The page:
Chapter 3: Father Principle 141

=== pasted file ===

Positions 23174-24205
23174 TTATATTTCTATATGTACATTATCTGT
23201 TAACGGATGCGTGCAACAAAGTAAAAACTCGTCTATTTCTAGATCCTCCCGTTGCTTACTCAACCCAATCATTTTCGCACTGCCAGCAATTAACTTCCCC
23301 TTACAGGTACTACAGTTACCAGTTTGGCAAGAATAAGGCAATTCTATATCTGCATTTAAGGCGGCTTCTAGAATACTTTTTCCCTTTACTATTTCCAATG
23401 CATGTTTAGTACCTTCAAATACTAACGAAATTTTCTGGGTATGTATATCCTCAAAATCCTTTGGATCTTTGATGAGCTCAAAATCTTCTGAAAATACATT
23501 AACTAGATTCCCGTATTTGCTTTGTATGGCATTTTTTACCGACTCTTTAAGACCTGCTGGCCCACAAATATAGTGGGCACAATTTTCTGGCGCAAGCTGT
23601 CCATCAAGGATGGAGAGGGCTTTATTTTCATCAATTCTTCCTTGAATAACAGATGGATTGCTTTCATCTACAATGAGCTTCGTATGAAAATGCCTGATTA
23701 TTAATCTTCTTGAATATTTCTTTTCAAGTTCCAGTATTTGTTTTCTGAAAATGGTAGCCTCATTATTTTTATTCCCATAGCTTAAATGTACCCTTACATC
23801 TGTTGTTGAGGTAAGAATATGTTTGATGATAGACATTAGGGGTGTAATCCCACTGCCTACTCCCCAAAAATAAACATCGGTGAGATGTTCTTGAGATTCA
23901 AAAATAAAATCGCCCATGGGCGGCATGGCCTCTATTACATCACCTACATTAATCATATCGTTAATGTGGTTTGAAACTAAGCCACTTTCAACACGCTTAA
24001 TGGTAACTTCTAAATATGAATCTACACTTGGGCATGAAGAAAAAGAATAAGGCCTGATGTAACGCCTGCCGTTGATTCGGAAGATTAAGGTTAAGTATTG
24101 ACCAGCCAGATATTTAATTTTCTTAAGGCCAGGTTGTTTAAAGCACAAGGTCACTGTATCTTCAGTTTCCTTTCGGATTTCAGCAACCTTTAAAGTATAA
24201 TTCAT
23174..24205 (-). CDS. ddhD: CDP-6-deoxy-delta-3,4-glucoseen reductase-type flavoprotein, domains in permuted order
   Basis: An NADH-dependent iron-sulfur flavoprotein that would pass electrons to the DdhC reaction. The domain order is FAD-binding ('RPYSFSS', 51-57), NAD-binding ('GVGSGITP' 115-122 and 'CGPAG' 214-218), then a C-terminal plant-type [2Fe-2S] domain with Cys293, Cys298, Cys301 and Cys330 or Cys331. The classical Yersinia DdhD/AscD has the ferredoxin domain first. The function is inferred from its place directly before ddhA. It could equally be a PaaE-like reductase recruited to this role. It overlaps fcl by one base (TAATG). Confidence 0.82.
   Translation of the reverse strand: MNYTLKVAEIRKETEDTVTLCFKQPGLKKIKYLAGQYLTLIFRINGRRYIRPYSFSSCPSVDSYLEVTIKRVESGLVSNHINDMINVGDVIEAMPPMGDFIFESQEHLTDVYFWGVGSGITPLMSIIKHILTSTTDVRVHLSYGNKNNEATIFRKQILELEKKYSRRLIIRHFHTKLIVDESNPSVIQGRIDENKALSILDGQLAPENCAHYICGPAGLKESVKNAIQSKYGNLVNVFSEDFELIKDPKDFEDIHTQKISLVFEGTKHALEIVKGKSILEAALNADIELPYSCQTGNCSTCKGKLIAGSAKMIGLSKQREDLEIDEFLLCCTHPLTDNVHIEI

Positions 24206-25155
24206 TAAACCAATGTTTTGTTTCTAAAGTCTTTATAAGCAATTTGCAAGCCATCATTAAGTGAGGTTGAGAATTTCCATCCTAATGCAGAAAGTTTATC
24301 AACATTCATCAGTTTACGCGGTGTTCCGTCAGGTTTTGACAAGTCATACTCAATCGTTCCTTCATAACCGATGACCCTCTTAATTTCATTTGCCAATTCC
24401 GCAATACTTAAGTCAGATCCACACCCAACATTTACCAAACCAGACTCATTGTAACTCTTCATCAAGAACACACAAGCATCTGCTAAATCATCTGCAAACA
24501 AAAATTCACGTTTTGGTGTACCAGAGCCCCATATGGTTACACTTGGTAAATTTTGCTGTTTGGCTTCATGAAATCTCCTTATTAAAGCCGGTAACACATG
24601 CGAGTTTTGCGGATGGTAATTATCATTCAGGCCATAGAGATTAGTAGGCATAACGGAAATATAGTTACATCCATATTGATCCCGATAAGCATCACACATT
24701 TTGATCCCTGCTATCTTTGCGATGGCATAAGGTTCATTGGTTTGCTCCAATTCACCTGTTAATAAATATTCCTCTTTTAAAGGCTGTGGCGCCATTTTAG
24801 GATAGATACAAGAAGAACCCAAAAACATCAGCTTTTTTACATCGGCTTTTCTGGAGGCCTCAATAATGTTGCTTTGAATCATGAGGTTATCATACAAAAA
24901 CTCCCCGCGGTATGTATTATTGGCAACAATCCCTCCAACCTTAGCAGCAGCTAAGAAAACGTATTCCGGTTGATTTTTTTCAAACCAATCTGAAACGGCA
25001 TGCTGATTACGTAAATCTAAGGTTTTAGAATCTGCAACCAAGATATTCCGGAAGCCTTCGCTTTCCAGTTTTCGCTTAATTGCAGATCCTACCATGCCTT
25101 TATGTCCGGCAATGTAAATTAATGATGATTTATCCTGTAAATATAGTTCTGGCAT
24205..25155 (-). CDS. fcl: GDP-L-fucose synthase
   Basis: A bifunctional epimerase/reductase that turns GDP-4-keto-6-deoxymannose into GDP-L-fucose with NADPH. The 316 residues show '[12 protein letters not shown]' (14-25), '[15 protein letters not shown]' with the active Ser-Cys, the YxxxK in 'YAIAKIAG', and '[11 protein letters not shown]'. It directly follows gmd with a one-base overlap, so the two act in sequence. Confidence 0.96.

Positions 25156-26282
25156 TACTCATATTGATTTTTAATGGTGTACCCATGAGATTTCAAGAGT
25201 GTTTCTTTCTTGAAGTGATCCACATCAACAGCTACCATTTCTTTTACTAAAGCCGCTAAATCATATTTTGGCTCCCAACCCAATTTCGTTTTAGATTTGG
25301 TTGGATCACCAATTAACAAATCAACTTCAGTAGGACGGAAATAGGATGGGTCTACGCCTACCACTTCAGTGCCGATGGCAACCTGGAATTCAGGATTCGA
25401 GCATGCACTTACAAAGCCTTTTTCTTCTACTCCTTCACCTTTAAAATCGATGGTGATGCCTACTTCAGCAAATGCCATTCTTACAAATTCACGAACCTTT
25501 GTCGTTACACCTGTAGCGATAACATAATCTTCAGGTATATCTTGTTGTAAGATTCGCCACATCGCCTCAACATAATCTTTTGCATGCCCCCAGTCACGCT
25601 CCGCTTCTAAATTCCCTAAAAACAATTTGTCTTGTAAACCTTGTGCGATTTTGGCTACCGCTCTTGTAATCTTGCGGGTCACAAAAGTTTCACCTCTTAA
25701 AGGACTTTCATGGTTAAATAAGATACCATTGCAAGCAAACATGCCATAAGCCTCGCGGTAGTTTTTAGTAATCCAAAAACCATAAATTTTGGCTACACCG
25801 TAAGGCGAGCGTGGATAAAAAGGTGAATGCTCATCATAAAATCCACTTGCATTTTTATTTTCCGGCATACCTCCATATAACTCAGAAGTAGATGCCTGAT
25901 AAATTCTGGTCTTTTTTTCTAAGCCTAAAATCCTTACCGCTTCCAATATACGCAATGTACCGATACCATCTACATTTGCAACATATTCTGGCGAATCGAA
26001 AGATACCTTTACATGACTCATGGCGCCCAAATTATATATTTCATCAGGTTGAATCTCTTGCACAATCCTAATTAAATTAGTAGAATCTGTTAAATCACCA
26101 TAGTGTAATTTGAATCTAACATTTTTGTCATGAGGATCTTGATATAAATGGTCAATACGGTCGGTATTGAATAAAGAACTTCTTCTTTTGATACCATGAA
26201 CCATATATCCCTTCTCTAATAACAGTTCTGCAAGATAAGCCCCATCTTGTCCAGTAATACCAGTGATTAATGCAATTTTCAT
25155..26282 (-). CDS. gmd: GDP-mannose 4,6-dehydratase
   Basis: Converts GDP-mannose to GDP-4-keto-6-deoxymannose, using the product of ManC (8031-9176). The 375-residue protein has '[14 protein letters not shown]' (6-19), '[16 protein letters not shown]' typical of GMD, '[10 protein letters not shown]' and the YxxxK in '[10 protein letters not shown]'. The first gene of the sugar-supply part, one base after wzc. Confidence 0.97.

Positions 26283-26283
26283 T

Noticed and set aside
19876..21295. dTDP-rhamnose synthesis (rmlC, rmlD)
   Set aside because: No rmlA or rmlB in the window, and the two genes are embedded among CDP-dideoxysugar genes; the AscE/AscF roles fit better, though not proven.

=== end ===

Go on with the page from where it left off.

Chapter 3: Father Principle Thomas Aquinas affirms that the Father is known by his innascibility and by his being a principle of the other divine persons.1 As we have examined the former in chapter 2, we now consider the latter. This chapter will examine ST I, q. 33, a. 1, which considers the Father insofar as he is a principle. We will flesh out the outline suggested by this article, with relevant material from Aquinas’ other works and elsewhere in the Summa Theologiae.2 Our investigation of this article will lead us to reflect on Aquinas’ definition of “principle,” his use of the terms auctor (author) and auctoritas (authority), as well as his understanding of the Father’s personhood being constituted by paternity, the personal property that arises from his being a principle. Our presentation thus unfolds in three parts: I. The Father as a “principle” (ST I, q. 33, a. 1): A. the Father is not a “cause” of the Son and the Holy Spirit (a. 1, corp.; ad 1); B. the Father is “the principle of the whole Godhead” (a. 1, s.c.); C. principiality establishes order but not hierarchy in the Trinity (a. 1, ad 2-3). II. Aquinas’ use of auctor and auctoritas: A. as regards the application of auctor to God, 1. among the divine persons; 2. in the economy; B. concerning divine auctoritas, 1. among the divine persons; 2. in the economy. III. The Father as constituted by his paternity: A. the Father gives birth because he is...
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